Feeds

Malicious code threats celebrate bumper 2003

Privacy under backdoors and blended assault

  • alert
  • submit to reddit

Protecting against web application threats using SSL

Malicious code threats to privacy and confidentiality increased rapidly in the final six months of last year - up 148 per cent on the first half of 2003.

Virus writers increasingly targeted backdoors left by other attackers and worms in their attempts to spread malicious code, according to the latest edition of Symantec's Internet Security Threat Report. Blended threats - like Blaster, Welchia and SoBig-F - make up 54 per cent of Symantec’s top ten risks for 2H2003. More recently, the Doomjuice and Deadhat blended threats both exploited the backdoor left by MyDoom in January this year.

Older threats compromised confidentiality by exporting random documents. More recent viruses and blended threats also extract passwords, decryption keys and logged keystrokes.

Symantec chronicled 2,636 new vulnerabilities during 2003 - an average of seven new flaws a day – 70 per cent of which it categorises as easily exploitable. The number of vulnerabilities logged in 2003 is up just two per cent from 2002 compared to a leap of 81 per cent between 2001 and 2002.

Symantec’s Internet Security Threat Report (published today) reveals that almost one third of all attacking systems targeted the vulnerability exploited by Blaster and its successors. Older worms also continue to spread thanks to the continued availability of unpatched systems needed to sustain them.

"Attackers require no specialised knowledge to gain unauthorised access to a network when vulnerabilities are easy to exploit," said Symantec's Technical Services Director, Richard Archdeacon.

"And, as the time between disclosure and exploitation of vulnerabilities continues to shrink, zero-day threats that target vulnerabilities before they are known, are expected. Patch management continues to be critical, but companies are struggling to manage it themselves." ®

Related stories

Blaster beats up British business
War of the worms turns into war of words
Cyber attacks down, but vulns soar
Worms spread faster, blended threats grow

Reducing the cost and complexity of web vulnerability management

More from The Register

next story
Early result from Scots indyref vote? NAW, Jimmy - it's a SCAM
Anyone claiming to know before tomorrow is telling porkies
TOR users become FBI's No.1 hacking target after legal power grab
Be afeared, me hearties, these scoundrels be spying our signals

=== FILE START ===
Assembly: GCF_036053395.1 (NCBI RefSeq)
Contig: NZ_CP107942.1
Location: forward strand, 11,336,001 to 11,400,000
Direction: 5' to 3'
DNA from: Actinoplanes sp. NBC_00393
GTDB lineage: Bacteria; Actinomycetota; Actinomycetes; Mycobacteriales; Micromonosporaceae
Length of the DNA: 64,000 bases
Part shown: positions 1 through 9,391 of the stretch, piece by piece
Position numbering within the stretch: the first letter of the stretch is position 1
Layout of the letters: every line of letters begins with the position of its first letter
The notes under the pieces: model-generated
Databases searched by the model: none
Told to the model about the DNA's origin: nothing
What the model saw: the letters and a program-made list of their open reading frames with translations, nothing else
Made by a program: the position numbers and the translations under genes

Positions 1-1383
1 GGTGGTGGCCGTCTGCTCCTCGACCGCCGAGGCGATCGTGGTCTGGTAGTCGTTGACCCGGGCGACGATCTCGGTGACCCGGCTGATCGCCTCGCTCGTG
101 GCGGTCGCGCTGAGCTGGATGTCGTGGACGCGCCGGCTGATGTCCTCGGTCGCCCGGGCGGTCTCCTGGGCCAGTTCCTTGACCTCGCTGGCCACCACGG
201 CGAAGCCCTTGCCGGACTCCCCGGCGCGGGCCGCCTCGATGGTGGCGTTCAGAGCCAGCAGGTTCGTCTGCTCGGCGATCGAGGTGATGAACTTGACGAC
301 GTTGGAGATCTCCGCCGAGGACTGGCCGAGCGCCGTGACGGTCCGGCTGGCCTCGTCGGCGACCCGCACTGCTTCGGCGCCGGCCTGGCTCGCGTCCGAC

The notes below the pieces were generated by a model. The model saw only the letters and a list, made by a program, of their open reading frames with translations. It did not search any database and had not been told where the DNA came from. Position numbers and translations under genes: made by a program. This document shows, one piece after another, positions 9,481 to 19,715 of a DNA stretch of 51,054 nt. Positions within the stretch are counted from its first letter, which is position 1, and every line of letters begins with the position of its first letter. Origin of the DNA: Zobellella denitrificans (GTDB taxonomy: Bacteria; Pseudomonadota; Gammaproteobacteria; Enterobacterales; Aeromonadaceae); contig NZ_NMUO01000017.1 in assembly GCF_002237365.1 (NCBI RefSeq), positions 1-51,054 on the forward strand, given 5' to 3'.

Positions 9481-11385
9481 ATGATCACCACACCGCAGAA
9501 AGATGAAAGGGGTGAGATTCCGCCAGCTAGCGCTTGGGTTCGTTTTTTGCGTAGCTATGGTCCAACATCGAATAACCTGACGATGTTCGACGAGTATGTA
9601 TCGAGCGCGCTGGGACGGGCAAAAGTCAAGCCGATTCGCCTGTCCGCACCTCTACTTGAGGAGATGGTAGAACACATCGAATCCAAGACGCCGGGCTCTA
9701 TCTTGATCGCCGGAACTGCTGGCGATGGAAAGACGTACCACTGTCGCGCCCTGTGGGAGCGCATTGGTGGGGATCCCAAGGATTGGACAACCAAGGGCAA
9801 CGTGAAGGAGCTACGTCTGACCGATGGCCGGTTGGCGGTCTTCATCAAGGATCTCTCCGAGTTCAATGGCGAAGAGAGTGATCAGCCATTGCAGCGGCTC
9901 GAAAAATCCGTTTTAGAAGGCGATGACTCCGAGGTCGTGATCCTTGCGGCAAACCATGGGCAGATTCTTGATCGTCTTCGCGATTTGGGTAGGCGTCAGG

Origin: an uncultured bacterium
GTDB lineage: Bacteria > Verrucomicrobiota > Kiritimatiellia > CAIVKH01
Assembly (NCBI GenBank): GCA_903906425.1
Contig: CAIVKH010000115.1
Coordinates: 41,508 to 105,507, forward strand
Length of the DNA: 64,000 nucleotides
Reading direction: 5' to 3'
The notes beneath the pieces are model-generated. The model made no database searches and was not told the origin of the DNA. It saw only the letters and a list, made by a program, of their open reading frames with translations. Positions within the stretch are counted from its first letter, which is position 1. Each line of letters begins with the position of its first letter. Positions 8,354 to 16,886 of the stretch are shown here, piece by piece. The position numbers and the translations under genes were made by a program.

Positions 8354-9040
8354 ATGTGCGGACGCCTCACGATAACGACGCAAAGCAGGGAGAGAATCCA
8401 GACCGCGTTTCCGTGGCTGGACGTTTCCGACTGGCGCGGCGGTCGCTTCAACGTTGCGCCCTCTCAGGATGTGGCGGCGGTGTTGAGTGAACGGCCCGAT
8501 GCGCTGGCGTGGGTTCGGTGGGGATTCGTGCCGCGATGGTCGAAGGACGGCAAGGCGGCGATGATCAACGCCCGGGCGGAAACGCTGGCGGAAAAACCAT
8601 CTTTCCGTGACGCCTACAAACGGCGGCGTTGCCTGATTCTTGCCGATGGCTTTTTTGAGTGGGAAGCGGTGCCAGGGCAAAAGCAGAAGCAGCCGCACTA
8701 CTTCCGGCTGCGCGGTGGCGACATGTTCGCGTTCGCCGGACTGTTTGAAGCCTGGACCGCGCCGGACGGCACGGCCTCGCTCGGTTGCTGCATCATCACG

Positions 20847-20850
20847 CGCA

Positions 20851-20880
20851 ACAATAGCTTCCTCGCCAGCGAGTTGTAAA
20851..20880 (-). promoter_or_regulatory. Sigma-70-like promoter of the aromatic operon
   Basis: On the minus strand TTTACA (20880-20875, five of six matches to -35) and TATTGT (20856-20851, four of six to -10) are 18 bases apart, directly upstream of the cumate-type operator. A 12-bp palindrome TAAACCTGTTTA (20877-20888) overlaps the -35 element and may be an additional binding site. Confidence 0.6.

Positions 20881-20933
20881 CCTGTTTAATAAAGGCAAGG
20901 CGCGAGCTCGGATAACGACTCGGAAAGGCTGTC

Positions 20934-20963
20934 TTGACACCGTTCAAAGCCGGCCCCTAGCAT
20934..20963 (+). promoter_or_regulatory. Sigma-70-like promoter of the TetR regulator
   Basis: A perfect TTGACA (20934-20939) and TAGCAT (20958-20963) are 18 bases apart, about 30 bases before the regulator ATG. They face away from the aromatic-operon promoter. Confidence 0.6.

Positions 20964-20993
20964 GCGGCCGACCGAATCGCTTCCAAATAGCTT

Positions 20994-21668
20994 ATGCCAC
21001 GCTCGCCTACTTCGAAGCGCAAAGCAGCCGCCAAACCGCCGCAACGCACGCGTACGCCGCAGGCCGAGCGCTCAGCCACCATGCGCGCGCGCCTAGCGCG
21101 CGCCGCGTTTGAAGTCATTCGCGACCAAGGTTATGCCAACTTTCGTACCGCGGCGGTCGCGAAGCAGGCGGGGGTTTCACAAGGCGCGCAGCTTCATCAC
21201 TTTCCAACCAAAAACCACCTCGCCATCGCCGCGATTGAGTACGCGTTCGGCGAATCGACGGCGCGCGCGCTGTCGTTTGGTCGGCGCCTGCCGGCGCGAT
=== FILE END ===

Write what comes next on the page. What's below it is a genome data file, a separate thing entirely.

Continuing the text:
Jihadi terrorists DIDN'T encrypt their comms 'cos of Snowden leaks
Intel bods' analysis concludes 'no significant change' after whistle was blown
Home Depot: 56 million bank cards pwned by malware in our tills
That's about 50 per cent bigger than the Target tills mega-hack
Hackers pop Brazil newspaper to root home routers
Step One: try default passwords. Step Two: Repeat Step One until success
NORKS ban Wi-Fi and satellite internet at embassies
Crackdown on tardy diplomatic sysadmins providing accidental unfiltered internet access
UK.gov lobs another fistful of change at SME infosec nightmares
Senior Lib Dem in 'trying to be relevant' shocker. It's only taxpayers' money, after all
Critical Adobe Reader and Acrobat patches FINALLY make it out
Eight vulns healed, including XSS and DoS paths
Spies would need SUPER POWERS to tap undersea cables
Why mess with armoured 10kV cables when land-based, and legal, snoop tools are easier?
prev story

Whitepapers

Secure remote control for conventional and virtual desktops
Balancing user privacy and privileged access, in accordance with compliance frameworks and legislation. Evaluating any potential remote control choice.
WIN a very cool portable ZX Spectrum
Win a one-off portable Spectrum built by legendary hardware hacker Ben Heck
Intelligent flash storage arrays
Tegile Intelligent Storage Arrays with IntelliFlash helps IT boost storage utilization and effciency while delivering unmatched storage savings and performance.
High Performance for All
While HPC is not new, it has traditionally been seen as a specialist area – is it now geared up to meet more mainstream requirements?
Beginner's guide to SSL certificates
De-mystify the technology involved and give you the information you need to make the best decision when considering your online security options.